In late July the vineyard manager from Stone Tree Vineyards called me to say that a fire had occurred a month before and that their grapes were not going to be harvested as a result of smoke taint. While the Yakima Valley is our largest AVA supplier, Stone Tree is our single largest source for grapes. It is also the earliest ripening site we pick from since it is warm there, and some of our earliest varieties such as Tempranillo come from there. This resulted in my needing to replace most of the grapes sourced from that vineyard. The silver lining is that it allowed me to experiment with a few new vineyards and blocks, including some clonal selections of Tempranillo which are hard to come by. Getting back to harvest dates, it also affected the time of harvest since most of the new sites were a bit cooler than Stone Tree.
All the fruit that came in early in the season was spot on in quality. Then in early and mid-October we had some low temperatures, which included some frosting of the leaves and pretty much the end of the ripening process. Fortunately, the sugars and most of the flavors were there, but the acidity was a little high in a few cases. But as you all know, this is not my first rodeo, and I have seen these types of issues before, most recently in 2011.
While it is early, I am happy with almost everything: good fruit, good color, and some good acidities – all of which is up my alley for making European style wines.
In celebration of the harvest, as well as an excuse to bring far reaching family and friends together, we will soon celebrate Thanksgiving. While the main course requires little imagination for most of us, the supporting players can stretch our culinary brains and talents. Of course there are the traditional mashed potatoes, peas, and sweet potatoes with brown sugar and marshmallows. But how about wowing the folks with some fabulous original side dishes?
Nicole Aloni’s Yam Fries (www.consciousfeast.com) | Makes 8 servings
3 pounds Garnet yams (or sweet potatoes), peeled and cut into 1/2-inch slices, then again into 1/2-inch strips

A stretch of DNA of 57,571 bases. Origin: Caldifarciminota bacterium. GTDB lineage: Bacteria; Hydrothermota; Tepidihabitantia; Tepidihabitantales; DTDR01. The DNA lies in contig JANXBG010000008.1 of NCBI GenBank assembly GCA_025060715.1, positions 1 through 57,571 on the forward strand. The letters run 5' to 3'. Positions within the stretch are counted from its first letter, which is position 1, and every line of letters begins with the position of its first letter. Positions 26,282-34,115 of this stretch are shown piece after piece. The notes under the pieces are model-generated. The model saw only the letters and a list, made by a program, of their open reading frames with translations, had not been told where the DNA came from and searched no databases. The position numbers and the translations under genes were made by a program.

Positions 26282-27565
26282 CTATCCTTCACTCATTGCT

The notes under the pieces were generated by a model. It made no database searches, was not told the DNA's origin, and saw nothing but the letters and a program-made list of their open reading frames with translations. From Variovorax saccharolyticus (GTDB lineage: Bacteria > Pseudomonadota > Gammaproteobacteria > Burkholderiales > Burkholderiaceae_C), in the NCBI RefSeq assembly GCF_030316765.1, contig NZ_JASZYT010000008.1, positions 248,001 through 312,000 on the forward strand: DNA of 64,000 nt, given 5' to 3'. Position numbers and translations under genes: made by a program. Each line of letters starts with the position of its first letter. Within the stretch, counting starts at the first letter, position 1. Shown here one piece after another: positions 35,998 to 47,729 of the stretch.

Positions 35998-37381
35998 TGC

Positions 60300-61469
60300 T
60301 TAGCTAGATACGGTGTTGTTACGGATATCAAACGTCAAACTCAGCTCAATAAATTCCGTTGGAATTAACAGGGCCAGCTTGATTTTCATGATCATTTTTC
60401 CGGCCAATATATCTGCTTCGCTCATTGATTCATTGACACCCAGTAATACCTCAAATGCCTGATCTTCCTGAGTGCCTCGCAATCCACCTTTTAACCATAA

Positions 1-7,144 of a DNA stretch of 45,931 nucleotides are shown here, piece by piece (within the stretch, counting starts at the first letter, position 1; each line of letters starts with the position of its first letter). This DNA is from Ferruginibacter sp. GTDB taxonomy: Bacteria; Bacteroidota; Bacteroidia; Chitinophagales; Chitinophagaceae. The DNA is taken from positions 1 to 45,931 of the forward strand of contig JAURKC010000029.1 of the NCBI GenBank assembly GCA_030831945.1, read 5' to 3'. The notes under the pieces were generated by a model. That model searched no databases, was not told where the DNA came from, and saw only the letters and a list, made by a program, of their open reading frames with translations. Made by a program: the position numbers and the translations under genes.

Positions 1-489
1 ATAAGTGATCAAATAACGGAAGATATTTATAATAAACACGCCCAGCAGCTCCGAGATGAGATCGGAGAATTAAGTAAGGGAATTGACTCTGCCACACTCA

1/2 cup chopped fresh Italian parsley
2 teaspoons chopped fresh thyme (or 1/2 teaspoon dried thyme)
2 garlic cloves, minced
2 eggs, well beaten
1/2 teaspoon kosher salt
1/4 teaspoon freshly ground black pepper
1 cup Panko (or fine breadcrumbs)
Preheat the oven to 500° F. Lightly grease a large baking sheet with vegetable oil to evenly coat.
Combine the thyme, garlic, salt, pepper, Panko, and half of the parsley and toss to mix. Dip each piece of yam into the beaten egg mixture, shake off the excess liquid, and toss in the seasoned crumb mixture to coat. Spread the yams in a single layer on the prepared baking sheet, taking care not to crowd the pan. Bake until the “fries” are tender and golden brown, turning occasionally, about 30 minutes. Transfer the yams to a platter and sprinkle with the remaining parsley.
1 head of cauliflower (about 2 pounds, be sure it is white with compact florets)
½ cup olive oil
6 garlic cloves chopped
Salt and pepper
*This simple technique for roasting cauliflower may be used for fresh fennel, Brussels sprouts, red peppers, zucchini, or almost any other savory vegetable.
Preheat oven to 450 degrees.
Core the cauliflower and separate it into florets. In a large bowl, add the olive oil, garlic. Toss the cauliflower florets in the oil and sprinkle with salt and pepper. Dump out onto a cookie sheet, and roast in the preheated oven for about 20-30 minutes. Check occasionally and move the cauliflower around on the baking sheet so that it is evenly roasted and golden. Serve hot.
Spinach with Pine Nuts and Raisins | Makes 6 servings
This recipe is loosely based on the way my best friend’s Sephardic mother prepared spinach when I was growing up in New York City, and is the original way I got my children to love spinach.
3 pounds fresh spinach, washed and lightly dried with any tough stems removed
3 Tbs olive oil
1 large sweet onion, chopped
½ cup of raisins plumped in hot water
½ cup of pine nuts
In a frying pan large enough to hold all the spinach, warm the olive oil. Add the pine nuts and sauté till golden. Add the spinach and raisins. Cover and cook for about 5 minutes shaking the pan occasionally to prevent sticking. Cook till the spinach is warm and completely wilted. Serve immediately.
Butter-Poached Brussels Sprouts | Makes 4 servings
1 pound Brussels sprouts
½ pound butter
Salt and pepper to taste
Cut the end off the sprouts, discard, and cut the sprouts in half. Blanch them as follows: Bring a pot of lightly salted water to a boil and pop sprouts in. Cook for 6 minutes. Drain and place them in an ice water bath. This will cool them rapidly to prevent over cooking and will keep the bright green color. Drain and dry with a paper towel to absorb as much water as possible.
In a frying pan, melt the butter. When it bubbles, toss in the sprouts and poach on low heat for about 6 more minutes. Season with salt and pepper and serve hot.
Happy Thanksgiving, all!
The story of Port is one steeped in lore. It is a story of trade, warfare, colonization and power, accidental genius, and good fortune.
We begin in the 1600s: a scene set in England as anti-French Brits began searching for new wine origins. France and England had been on-and-off sparring partners for generations, and the 17th century saw some of their most gruesome battles. At this time, countrywide boycotting of French wines was occurring, and other options were being sought out.